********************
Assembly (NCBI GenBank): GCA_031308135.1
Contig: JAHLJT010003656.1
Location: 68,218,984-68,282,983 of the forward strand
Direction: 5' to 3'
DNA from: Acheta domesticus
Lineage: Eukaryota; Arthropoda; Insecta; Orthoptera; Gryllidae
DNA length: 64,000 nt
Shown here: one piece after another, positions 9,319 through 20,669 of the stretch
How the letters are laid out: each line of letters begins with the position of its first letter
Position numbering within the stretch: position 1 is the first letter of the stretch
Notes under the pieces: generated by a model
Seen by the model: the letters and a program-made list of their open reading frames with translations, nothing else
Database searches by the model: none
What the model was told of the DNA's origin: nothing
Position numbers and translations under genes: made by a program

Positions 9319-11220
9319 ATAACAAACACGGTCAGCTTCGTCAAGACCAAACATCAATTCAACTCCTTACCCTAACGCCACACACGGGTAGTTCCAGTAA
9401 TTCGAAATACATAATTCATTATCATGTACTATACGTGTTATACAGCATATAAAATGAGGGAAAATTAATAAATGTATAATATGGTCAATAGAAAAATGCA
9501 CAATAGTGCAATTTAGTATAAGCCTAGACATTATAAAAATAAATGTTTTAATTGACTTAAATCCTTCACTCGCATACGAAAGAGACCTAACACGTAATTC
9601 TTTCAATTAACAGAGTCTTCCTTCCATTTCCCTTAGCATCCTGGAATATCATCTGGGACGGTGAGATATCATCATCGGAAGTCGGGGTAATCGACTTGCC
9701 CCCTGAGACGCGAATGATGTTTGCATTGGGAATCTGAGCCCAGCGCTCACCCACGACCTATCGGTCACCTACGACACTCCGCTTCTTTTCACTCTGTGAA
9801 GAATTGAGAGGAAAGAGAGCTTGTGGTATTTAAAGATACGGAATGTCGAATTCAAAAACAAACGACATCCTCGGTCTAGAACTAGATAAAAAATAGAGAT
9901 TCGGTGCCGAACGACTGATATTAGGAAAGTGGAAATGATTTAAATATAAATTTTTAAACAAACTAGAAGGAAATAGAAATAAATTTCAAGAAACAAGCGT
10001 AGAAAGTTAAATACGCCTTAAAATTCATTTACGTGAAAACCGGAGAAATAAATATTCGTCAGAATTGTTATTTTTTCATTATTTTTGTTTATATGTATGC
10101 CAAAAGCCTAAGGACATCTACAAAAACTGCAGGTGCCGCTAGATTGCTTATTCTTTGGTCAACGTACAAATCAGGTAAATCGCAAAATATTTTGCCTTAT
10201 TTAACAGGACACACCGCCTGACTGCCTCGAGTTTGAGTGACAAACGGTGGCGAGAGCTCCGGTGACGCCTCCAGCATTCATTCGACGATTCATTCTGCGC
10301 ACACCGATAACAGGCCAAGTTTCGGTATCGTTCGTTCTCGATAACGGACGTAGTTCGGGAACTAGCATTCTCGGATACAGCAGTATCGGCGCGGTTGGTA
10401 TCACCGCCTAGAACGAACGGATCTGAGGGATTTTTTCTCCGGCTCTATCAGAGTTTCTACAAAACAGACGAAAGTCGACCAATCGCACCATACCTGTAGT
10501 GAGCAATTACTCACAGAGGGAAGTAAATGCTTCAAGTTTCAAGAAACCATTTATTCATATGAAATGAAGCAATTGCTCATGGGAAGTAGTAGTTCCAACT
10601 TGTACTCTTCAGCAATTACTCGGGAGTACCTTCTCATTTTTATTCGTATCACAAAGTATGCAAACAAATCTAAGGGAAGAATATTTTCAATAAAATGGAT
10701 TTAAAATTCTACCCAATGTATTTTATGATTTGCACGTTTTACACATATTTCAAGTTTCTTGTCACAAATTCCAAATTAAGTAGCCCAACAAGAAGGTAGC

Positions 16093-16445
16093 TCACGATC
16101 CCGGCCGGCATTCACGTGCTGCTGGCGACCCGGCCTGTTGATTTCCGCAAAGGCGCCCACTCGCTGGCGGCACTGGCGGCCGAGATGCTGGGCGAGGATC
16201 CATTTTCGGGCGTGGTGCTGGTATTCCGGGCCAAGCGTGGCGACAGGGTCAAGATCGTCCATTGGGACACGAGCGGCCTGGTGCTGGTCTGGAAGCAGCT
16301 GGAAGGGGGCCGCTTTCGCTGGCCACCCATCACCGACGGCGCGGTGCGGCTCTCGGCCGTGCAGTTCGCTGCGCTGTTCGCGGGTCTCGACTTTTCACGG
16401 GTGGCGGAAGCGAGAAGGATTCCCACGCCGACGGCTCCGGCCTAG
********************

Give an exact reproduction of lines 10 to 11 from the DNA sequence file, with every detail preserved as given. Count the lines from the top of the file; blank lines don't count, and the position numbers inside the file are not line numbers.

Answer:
Position numbering within the stretch: position 1 is the first letter of the stretch
Notes under the pieces: generated by a model